SFB 765 “Multivalency as a Chemical Organisation and Action Principle: New Architectures, Functions and Applications” aims to lay the necessary groundwork for answering key issues in biological and material sciences. In this SFB, scientists from the Free University of Berlin plan to cooperate with other institutions in Berlin to study the phenomenon of multivalency in detail, paying particular attention to the fundamental chemical and biological mechanisms and molecular architectures. In the long term, they hope their work will lead to the development of novel multivalent molecules that may be of great importance for use in inhibiting inflammation or providing protection against viral infections, as well as for optimising surfaces. (Host university: Free University of Berlin. Coordinator: Rainer Haag)

SFB 767 “Controlled Nanosystems: Interaction and Interfacing to the Macroscale” will investigate one of the key areas of research in the 21st century. Participating researchers from Constance and Stuttgart aim to discover how nanostructures interact with each other and with macroscopic structures – issues that are of fundamental importance for nanotechnology, but which have not yet been systematically addressed. The theoretical and experimental studies they plan promise to not only yield key insights into the basic science of nanostructures, but also a wide variety of applications in the fields of telecommunications and data storage as well as for highly integrated circuits. (Host university: University of Konstanz. Coordinator: Elke Scheer)

SFB 768 “Managing Cycles in Innovation Processes – Integrated Development of Product Service Systems Based on Technical Products” will address a topic that is of equal importance to science, industry and consumers. In this SFB, mechanical engineers, computer scientists and sociologists as well as researchers from marketing and other areas will collaborate to study the cycles that are affected by technical, competitive and social influences, which have a major influence on the development and introduction to market of innovative products and services, sometimes in a very negative way. The projects they have planned cover the entire spectrum of cyclic processes of innovation, from product planning through to marketing, and from tangible goods to services, for the first time. Vendors and customers alike will benefit from their findings. (Host university: Technical University of Munich. Coordinator: Udo Lindemann)

SFB 779 will examine the “Neurobiology of Motivated Behaviour”. Researchers will aim to identify the connection between deliberate actions, the brain structures and neural interconnections on which these actions are based, and the neurochemistry involved. The main focus will also be on pathological changes that occur in the course of various neuropsychiatric diseases. Participating scientists from Magdeburg and Leipzig will use a combination of approaches at various levels in their human and animal experiments, ranging from molecular biology to neurophysiology and psychology. They will begin by concentrating on fundamental questions about actions motivated by “how and why”, which, in the longer term, may lead to important clinical applications. (Host university: Otto von Guericke University Magdeburg. Coordinator: Thomas F. Münte)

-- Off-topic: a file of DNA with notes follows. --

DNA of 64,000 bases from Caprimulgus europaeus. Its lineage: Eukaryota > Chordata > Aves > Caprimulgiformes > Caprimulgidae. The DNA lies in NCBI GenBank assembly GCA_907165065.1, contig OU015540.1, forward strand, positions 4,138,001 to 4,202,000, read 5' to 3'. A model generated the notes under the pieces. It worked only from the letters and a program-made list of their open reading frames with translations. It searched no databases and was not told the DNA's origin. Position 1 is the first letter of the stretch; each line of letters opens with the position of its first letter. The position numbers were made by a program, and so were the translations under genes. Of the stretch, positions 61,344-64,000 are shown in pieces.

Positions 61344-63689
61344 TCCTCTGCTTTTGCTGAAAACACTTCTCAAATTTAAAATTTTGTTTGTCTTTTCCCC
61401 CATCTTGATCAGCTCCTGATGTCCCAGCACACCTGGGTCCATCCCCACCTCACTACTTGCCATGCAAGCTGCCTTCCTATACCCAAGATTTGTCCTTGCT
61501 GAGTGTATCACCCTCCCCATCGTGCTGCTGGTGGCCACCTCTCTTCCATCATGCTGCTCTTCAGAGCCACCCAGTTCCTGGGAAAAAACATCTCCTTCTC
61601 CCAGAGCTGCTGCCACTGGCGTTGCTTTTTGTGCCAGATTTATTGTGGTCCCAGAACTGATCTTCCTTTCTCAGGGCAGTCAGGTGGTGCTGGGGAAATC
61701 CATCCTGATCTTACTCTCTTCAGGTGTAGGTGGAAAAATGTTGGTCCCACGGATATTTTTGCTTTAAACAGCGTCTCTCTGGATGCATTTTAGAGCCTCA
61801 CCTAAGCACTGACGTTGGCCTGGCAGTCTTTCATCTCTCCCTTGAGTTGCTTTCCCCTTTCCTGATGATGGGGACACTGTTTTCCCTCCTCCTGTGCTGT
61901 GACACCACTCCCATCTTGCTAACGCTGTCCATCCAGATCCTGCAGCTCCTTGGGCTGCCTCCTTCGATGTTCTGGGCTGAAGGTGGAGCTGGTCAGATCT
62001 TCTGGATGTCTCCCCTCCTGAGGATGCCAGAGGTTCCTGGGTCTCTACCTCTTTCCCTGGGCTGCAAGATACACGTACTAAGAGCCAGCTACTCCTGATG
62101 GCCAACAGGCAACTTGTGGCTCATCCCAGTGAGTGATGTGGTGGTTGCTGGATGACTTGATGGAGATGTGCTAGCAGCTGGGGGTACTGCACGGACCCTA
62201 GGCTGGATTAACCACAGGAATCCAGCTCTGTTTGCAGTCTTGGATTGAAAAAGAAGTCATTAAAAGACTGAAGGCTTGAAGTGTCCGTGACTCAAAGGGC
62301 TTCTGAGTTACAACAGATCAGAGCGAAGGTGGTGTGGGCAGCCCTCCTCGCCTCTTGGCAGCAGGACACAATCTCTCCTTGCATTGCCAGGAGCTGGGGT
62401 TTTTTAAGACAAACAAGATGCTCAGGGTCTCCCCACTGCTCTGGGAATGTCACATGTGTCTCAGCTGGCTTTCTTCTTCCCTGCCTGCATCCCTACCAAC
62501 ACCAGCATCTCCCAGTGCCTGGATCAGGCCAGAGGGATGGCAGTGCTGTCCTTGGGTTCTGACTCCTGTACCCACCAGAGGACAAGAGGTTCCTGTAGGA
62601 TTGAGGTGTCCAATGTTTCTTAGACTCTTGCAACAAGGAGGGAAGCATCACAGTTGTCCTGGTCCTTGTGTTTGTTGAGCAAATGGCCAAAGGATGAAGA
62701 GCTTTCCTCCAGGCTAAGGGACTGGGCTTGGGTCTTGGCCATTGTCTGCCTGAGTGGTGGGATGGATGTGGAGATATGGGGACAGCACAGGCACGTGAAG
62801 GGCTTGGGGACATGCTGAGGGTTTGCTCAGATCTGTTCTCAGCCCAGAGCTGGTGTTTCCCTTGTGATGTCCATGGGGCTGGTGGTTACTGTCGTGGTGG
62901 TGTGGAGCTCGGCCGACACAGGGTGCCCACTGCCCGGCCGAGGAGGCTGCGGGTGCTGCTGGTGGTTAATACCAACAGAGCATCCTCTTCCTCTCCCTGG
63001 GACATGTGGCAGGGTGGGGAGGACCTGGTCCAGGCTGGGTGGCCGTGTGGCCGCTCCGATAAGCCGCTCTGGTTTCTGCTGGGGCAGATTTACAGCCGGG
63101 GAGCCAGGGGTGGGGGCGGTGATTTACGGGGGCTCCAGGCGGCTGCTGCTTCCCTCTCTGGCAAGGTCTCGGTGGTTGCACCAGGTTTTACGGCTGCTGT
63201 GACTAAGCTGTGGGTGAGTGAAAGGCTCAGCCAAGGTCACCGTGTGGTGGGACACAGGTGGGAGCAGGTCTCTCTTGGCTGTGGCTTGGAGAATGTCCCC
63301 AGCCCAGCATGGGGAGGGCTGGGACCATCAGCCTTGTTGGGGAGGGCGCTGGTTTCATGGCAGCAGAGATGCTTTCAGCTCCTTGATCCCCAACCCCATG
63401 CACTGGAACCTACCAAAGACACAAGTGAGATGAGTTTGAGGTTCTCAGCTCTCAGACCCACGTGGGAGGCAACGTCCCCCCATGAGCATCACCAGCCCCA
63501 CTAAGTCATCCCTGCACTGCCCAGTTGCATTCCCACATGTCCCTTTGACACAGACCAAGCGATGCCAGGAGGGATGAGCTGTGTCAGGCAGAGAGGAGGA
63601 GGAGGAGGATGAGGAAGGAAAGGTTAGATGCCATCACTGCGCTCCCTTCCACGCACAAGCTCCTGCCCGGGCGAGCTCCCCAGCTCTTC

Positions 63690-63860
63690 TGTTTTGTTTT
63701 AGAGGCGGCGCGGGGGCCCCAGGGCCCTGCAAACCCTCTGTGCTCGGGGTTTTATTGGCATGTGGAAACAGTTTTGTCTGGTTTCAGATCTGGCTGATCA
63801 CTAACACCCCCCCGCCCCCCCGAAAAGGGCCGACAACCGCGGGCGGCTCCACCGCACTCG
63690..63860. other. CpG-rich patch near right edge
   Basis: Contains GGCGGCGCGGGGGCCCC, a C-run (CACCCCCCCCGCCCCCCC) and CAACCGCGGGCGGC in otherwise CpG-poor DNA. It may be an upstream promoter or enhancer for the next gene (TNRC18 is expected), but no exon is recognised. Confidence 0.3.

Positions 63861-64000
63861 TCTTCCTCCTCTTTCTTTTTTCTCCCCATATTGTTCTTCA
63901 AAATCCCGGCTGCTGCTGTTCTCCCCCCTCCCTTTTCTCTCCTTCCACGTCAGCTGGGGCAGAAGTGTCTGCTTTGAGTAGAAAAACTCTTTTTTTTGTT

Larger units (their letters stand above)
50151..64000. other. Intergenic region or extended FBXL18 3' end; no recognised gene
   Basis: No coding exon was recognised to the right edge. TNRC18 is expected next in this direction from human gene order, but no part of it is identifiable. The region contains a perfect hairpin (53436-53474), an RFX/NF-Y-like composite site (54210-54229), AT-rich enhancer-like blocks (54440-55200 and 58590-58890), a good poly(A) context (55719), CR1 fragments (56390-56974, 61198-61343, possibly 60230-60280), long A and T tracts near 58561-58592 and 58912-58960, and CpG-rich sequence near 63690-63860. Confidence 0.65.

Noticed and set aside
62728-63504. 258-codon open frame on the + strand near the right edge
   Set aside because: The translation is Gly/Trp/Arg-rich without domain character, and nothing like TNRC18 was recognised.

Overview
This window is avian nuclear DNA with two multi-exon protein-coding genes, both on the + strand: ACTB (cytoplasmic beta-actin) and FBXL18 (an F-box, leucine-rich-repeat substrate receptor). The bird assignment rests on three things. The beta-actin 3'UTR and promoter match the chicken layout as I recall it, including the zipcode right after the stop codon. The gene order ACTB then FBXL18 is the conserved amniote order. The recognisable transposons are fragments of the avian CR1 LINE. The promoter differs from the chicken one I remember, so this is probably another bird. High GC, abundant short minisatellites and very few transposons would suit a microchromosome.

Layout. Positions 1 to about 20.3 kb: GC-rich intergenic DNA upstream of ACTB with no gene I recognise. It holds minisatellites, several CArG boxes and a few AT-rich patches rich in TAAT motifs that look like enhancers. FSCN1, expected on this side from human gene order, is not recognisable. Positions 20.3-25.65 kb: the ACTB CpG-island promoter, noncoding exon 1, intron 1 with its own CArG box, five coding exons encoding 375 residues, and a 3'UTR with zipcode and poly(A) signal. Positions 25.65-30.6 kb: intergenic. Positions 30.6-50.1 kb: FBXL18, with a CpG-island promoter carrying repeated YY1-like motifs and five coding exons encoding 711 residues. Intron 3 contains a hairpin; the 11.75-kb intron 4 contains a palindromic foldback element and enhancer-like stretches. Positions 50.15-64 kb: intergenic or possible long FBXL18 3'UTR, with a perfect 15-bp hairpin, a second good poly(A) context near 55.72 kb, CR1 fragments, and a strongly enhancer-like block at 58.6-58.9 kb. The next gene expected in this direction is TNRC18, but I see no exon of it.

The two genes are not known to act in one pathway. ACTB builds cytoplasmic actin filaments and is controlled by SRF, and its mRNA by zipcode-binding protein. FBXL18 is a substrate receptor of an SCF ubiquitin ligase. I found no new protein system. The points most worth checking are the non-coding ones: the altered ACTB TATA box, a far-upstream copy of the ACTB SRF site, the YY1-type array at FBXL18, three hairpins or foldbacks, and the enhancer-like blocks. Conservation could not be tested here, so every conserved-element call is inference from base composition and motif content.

“Synaptic Mechanisms of Neuronal Network Function” is the subject of SFB 780, which will address key issues relating to the functioning of neuronal networks, examining them at three different levels – the structural aspects of individual synapses, analysis of functional networks, and modelling and analysis of human diseases. The researchers, from Freiburg and Basel, will use approaches from molecular biology, neurophysiology, genetics, anatomy and clinical medicine to investigate these issues. They hope that their findings will lead to a better understanding and more effective therapy of neuronal diseases such as epilepsy and Parkinson’s disease. (Host university: Albert Ludwigs University of Freiburg. Coordinator: Peter Jonas)

SFB 787 “Semiconductors – Nanophotonics: Materials, Models, Components” aims to develop novel photonic and nanophotonic components from a variety of materials. The researchers, from Berlin and Magdeburg, will combine three complementary areas of research: material science, modelling, and production and characterisation of components. This will allow theoreticians and experimental researchers to collaborate closely in basic and applied areas. Working on this basis, they hope, in the long term, to be able to generate very high frequency and ultrashort pulses with laser diodes and semiconductor amplifiers as well as high brilliance lasers in the infra-red to green spectral range. (Host university: Technical University of Berlin. Coordinator: Michael Kneissl)

Jutta Höhn | alfa